Essena O'Neil is an 18-year-old from the Sunshine Coast of Australia. She's also pretty famous. Over the past several years, she's built a media empire, and it all started when she was in high school. She started a blog, and then YouTube, and moved on to social media. Soon she was consumed by it.

She became an online sensation, with more than half a millon followers on Instagram and 250,000 YouTube subscribers.

Soon sponsorship opportunities came and she was getting offers to model in LA. It looked like everything was perfect.

Except, she wasn't. She was unhappy.

Recently, O'Neil decided she had had enough. She stopped "actioning her values" and living a life that wasn't authentic.

She was addicted to what others thought of her, and correlated the likes and followers to that thought.

O'Neil announced to her followers last week that she is quitting social media and is editing the captions on her "perfect photos" to tell the truth behind the pictures. She deleted 2,000 photos from her Instagram she said served no real purpose other than self promotion.

O'Neil wrote that she was engaging in unhealthy habits just to get the perfect "hot body" shot. She would skip meals, and restrict caloric intake.

This particular bikini shot wasn't candid. It was staged. Her stomach was sucked in, she posed strategically, with pushed up boobs.

Some of her poses were done just for Instagram. She said she never wore this outfit out of the house.

She would spend hours trying to get the "perfect" selfie, and would edit them using several different apps. There would be makeup, hair would be done, a tight dress worn, lots of jewelry and over 50 shots just to get the perfect picture.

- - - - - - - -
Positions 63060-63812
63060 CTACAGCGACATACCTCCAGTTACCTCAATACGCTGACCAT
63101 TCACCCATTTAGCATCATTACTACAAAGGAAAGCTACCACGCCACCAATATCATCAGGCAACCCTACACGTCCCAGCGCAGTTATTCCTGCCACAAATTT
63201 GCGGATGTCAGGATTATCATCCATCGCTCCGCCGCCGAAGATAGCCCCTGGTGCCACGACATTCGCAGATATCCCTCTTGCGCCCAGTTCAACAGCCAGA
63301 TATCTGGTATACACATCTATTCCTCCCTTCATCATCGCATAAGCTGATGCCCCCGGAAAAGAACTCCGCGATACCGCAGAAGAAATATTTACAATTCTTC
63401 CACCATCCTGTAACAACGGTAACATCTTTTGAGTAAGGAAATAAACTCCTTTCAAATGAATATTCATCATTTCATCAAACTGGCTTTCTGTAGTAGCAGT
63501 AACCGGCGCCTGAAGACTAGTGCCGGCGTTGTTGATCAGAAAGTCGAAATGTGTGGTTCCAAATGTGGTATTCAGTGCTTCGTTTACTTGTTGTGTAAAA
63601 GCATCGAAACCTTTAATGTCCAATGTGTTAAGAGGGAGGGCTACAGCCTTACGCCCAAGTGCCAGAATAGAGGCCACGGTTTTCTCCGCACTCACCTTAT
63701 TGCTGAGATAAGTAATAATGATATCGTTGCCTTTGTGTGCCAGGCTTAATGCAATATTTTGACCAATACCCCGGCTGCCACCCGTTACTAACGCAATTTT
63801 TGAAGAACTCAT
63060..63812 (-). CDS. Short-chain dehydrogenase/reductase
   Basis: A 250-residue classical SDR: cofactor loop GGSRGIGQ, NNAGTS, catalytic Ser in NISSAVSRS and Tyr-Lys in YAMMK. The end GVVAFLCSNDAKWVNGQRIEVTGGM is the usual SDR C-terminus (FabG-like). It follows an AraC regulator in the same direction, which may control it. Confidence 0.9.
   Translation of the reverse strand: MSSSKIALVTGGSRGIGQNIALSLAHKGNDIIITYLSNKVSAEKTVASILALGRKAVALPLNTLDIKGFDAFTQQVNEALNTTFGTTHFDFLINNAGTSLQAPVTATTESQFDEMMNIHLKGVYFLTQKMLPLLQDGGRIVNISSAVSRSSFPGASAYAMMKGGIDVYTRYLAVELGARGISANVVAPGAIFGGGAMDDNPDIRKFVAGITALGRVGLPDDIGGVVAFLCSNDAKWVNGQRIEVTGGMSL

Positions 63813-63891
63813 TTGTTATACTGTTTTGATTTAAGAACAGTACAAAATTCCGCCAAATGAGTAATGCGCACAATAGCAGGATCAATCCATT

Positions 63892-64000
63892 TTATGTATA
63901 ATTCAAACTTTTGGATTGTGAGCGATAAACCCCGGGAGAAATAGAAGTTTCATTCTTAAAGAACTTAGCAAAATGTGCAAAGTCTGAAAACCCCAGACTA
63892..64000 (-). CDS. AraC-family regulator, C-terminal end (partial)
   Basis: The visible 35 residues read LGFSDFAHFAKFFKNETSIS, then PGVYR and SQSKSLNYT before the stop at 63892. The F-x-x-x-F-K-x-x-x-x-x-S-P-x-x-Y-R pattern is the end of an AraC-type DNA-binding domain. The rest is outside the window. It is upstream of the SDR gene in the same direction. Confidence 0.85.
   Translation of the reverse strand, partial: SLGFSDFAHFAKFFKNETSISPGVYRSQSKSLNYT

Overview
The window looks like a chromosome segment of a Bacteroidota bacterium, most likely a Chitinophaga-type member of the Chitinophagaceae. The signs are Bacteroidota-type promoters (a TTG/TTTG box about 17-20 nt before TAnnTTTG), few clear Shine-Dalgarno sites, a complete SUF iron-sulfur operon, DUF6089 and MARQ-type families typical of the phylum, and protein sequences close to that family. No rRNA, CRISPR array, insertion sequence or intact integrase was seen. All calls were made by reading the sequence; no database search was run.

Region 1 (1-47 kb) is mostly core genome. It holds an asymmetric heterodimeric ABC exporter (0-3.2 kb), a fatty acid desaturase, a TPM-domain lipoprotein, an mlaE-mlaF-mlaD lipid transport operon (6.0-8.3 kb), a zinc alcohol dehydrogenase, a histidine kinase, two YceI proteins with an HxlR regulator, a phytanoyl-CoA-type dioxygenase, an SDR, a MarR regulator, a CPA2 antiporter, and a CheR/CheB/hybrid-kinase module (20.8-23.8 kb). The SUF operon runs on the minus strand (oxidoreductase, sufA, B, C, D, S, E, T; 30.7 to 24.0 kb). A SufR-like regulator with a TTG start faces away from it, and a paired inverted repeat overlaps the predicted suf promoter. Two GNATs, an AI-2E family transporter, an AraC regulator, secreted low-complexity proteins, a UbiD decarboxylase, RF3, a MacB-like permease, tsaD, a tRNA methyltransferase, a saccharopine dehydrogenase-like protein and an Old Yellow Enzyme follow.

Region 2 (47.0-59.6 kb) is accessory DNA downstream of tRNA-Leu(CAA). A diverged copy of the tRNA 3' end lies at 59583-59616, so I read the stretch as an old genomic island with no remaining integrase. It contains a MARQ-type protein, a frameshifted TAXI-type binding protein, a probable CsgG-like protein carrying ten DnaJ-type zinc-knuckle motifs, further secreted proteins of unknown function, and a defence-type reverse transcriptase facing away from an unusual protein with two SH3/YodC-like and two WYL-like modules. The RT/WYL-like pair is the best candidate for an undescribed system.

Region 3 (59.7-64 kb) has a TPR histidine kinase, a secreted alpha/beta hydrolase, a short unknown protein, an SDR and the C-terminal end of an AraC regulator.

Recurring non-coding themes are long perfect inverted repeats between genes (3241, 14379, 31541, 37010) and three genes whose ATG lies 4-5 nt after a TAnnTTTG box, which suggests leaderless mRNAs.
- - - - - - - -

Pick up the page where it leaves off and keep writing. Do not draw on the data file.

Her comments were the only thing that would make her happy.

She's also revealing how many of her posts were sponsored by brands, even though they were meant to look candid.

“I spent everyday looking at a screen, viewing and comparing myself to others,” she wrote. “It’s easier to look at shiny and pretty things that appear happy than stopping and just getting real with yourself.”

“Without realizing, I’ve spent majority of my teenage life being addicted to social media, social approval, social status and my physical appearance,” she wrote. “Social media, especially how I used it, isn’t real.”

O'Neil even broke down in a video she posted up, talking about how meaningless she feels her life has become.

Maybe it's time we all live a little more. In the real world.